You are an intelligent guy, and I'm looking for someone to help me with what seems like a paradox. See if you can make sense of this:
There's a drug out there which is known to cause people to believe in God. No matter how radical an atheist you are, you take this drug and after a few minutes you start believing in God. I'm not kidding, such drug really exists and I may tell you what it is later, but for now I'd like you to consider the problematic scenario I have in mind.
I have never taken the drug myself, but there have been some serious scientific studies about it. Basically, anyone who takes it goes unconscious for a few minutes, and on regaining consciousness report having meeting God in person. Now you and I know that such reports are preposterous, right? We can easily explain them as some sort of hallucination induced by the drug. So far no big deal.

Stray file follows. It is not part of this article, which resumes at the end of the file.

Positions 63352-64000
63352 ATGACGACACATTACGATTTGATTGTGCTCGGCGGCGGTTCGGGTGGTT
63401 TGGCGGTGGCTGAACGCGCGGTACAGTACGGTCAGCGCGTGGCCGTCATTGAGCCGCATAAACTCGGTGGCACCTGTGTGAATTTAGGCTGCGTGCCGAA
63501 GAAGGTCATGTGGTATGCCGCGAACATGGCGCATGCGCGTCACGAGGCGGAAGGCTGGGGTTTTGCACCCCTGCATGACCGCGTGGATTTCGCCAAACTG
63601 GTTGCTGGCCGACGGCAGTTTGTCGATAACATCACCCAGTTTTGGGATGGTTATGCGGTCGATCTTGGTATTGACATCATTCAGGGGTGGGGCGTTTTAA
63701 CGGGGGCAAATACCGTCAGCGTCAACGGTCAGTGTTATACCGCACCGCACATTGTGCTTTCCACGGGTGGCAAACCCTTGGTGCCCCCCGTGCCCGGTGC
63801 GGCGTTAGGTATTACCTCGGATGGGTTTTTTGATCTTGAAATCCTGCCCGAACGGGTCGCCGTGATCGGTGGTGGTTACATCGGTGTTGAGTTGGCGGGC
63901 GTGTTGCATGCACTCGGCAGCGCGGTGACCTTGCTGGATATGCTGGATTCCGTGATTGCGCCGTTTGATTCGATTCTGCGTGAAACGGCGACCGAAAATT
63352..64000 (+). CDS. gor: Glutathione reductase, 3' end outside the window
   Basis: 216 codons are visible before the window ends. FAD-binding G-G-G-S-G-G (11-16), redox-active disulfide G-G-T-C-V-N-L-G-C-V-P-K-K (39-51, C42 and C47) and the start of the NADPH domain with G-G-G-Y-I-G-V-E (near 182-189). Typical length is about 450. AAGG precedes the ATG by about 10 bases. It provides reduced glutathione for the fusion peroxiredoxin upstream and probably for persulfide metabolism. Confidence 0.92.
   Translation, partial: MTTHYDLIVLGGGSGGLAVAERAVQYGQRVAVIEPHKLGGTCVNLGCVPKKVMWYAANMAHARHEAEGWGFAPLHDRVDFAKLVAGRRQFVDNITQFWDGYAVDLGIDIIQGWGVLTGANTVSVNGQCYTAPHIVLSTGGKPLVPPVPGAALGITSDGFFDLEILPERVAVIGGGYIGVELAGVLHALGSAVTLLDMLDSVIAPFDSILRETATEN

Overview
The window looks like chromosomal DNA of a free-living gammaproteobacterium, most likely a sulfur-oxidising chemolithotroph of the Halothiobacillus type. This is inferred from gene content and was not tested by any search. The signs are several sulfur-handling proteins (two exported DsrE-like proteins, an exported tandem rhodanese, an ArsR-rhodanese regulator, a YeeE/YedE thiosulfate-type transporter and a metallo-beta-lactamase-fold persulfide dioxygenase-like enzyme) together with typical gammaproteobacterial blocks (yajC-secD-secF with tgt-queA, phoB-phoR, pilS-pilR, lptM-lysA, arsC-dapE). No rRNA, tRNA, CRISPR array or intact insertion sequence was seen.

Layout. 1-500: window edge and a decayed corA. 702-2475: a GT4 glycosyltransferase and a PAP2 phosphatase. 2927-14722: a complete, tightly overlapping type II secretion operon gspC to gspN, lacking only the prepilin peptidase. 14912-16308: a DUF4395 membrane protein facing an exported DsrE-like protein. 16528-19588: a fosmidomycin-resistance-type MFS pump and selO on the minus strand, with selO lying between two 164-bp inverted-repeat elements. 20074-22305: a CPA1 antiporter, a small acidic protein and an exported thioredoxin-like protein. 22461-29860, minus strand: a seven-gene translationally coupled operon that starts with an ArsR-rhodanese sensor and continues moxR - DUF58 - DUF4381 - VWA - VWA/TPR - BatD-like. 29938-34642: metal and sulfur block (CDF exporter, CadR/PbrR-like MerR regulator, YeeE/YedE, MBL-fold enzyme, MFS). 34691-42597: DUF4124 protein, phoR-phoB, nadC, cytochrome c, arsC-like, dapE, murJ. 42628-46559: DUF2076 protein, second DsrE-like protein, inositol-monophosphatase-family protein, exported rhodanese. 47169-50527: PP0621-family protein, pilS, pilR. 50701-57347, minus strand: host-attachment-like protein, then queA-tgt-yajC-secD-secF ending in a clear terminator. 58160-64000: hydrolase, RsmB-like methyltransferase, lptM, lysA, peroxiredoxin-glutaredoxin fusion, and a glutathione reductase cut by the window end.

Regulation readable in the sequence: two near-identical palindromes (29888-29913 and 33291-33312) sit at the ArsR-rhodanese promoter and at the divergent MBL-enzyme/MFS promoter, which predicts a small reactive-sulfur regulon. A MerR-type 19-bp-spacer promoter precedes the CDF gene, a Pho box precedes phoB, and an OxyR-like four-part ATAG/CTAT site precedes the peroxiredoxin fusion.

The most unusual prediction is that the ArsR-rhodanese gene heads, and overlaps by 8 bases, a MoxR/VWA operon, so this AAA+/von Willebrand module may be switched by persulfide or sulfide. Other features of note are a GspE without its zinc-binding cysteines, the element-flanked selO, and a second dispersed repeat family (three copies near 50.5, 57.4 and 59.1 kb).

Now for the paradox. It consists of the following: people who have taken the drug themselves do not accept that explanation. They say their experience was as real as any other experience they ever had, often more real than that. This poses a difficult problem; no matter how much you believe in the hallucination hypothesis, once you take the drug the explanation becomes useless to you. The paradox lies in the fact that your acceptance of the hallucination hypothesis rests on your ignorance of the contents of the drug experience.
Isn't that troublesome? I think it is. I have never taken the drug myself, because I know that if I do I will no longer be able to choose what to believe. Do you think it's rational to be in a position where you have the luxury to choose what to believe?
Think about that.